By Prarthana Mitra
An exoplanet, christened Wolf503b, was discovered by a team of German and Canadian stargazers at NASA. It is situated 145 light years away from the earth, and supposedly twice its size.
The Kepler Space Telescope made this wondrous discovery along with a few others, which are enumerated in detail in a study led by Merrin Peterson, an Institute for Research on Exoplanets (IREX) graduate who obtained her postgraduate degree in May.
How did they go about characterising it?
Locating it in the Virgo constellation, Peterson’s study noted that Wolf503b orbits its star every six days which means it is pretty close to it, about 10 times closer than Mercury is to the Sun.
Acknowledging her advisor Bjorn Benneke in the discovery process, she told Science Daily, “In May, when the latest release of Kepler K2 data came in, we quickly ran a program that allowed us to find as many interesting candidate exoplanets as possible. Wolf 503b was one of them.”
In order to characterise the system of stars better, the astronomers first obtained a spectrum of the host star at the NASA Infrared Telescope Facility, which confirmed it to be an old ‘orange dwarf,’ slightly less bright than the Sun and twice as old. It also allowed for a precise determination of the radius of both the star and its companion.
To rule out inaccurate naming, the team obtained adaptive optics measurements from Palomar Observatory and also examined archival data, which enabled them to confirm the exoplanet didn’t have a more massive companion that could be interpreted as a transiting planet.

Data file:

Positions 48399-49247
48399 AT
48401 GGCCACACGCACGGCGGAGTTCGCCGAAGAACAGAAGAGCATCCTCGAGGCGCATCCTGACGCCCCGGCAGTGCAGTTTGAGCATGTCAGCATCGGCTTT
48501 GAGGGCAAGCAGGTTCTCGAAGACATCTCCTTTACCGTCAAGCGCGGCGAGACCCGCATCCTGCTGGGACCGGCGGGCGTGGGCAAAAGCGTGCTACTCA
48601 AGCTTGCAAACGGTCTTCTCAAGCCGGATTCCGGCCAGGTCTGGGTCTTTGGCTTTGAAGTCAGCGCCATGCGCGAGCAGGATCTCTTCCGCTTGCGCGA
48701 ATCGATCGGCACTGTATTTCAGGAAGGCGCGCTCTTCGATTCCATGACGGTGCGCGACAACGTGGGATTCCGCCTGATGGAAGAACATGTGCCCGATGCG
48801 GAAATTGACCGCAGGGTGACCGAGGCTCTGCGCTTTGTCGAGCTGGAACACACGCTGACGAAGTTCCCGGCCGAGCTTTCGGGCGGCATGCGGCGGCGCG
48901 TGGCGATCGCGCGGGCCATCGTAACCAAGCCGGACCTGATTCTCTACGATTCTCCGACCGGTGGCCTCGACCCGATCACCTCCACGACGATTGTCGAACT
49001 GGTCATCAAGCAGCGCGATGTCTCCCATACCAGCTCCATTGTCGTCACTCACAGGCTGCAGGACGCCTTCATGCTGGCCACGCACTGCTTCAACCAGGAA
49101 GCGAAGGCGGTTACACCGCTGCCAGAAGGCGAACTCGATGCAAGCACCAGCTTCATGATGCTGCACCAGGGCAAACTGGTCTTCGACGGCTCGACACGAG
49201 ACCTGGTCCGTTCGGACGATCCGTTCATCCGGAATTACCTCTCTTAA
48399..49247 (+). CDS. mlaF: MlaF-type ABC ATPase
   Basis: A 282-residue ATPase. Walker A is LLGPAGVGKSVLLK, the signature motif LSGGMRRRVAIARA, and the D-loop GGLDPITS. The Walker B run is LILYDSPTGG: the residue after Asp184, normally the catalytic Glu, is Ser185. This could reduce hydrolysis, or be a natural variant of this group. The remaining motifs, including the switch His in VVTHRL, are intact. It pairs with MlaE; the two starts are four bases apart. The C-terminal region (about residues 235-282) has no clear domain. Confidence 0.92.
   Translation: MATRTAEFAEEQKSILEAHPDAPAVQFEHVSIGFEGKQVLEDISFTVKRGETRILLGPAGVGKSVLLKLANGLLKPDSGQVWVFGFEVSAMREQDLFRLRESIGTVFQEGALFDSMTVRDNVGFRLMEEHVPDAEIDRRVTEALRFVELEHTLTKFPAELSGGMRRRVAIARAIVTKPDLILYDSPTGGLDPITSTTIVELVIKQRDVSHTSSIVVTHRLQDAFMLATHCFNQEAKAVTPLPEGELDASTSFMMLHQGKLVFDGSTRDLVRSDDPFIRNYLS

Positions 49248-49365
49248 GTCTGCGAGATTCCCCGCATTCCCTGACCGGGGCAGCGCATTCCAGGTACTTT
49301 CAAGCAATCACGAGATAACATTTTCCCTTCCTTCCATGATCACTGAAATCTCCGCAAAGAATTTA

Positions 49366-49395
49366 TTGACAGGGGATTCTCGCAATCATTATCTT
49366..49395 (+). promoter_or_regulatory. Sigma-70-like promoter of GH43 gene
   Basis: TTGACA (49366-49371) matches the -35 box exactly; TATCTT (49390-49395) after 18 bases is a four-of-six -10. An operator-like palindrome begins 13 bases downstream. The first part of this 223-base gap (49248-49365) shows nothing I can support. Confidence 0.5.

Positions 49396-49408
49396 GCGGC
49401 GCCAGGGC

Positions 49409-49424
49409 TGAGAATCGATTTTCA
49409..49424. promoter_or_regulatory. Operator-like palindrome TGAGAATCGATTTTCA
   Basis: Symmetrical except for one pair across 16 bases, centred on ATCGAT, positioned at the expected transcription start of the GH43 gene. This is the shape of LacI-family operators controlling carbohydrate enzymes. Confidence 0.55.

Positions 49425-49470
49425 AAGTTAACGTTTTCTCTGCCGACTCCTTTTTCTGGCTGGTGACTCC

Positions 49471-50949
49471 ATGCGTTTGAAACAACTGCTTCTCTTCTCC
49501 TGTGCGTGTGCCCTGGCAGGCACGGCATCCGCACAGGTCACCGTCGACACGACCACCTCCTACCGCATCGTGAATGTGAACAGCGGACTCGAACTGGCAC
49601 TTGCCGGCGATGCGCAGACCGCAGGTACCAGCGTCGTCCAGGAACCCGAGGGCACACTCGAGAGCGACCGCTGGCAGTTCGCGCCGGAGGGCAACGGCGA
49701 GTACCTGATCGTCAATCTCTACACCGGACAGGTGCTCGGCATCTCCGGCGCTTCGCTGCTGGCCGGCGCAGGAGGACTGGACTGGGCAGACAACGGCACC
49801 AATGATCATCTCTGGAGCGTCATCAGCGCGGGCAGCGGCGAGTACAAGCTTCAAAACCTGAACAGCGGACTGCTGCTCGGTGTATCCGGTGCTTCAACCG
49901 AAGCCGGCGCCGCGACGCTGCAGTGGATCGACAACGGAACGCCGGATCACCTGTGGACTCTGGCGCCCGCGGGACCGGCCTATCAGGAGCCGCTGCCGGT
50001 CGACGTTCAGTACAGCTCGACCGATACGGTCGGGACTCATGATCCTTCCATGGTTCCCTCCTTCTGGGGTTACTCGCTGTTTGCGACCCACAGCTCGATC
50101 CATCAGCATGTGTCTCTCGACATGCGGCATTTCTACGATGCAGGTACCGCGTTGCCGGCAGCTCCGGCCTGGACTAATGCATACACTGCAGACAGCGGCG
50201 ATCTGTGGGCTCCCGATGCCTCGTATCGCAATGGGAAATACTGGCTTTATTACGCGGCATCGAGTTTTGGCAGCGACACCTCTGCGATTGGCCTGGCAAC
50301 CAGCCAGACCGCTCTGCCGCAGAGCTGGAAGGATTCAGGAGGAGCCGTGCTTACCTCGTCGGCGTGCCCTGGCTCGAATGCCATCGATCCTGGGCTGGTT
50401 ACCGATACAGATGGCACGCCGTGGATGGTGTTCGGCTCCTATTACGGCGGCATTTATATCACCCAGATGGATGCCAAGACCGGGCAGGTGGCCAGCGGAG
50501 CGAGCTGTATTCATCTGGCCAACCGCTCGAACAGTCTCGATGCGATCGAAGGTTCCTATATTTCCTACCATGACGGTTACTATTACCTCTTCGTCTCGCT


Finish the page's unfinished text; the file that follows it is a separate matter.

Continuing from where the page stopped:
Why is Wolf 503b interesting?
Astronomers have often wondered whether exoplanets are small and rocky ‘super-Earths’ or gaseous mini versions of Neptune. According to a recent discovery in 2017, there are significantly fewer planets that are between 1.5 and 2 times the size of Earth than those either smaller or larger than that. This drop, called the Fulton gap, distinguishes the two types of planets from each other.
“Wolf 503b is one of the only planets with a radius near the gap that has a star that is bright enough to be amenable to more detailed study that will better constrain its true nature,” explained Benneke, Professor at the Universite de Montreal in Canada.
“It provides a key opportunity to better understand the origin of this radius gap as well as the nature of the intriguing populations of ‘super-Earths’ and ‘sub-Neptunes’ as a whole.”
Wolf 503b is relatively close to Earth than other exoplanets, and thus very bright, making it the cynosure of attention for the upcoming James Webb Space Telescope. Its mass and radius determined by Kepler’s observations shed light on the bulk density of the planet and its composition.
Using a technique called transit spectroscopy, it will now be possible to study the chemical content of the planet’s atmosphere, and to detect the presence of molecules like hydrogen and water, a crucial parameter to determine similarity with Earth or Neptune. This was not possible for most exoplanets.
“By investigating the nature of Wolf 503b, we’ll understand more about the structure of planets near the radius gap and more generally about the diversity of exoplanets present in our galaxy,” said Peterson. “I look forward to learning more about it.”
Prarthana Mitra is a staff writer at Qrius
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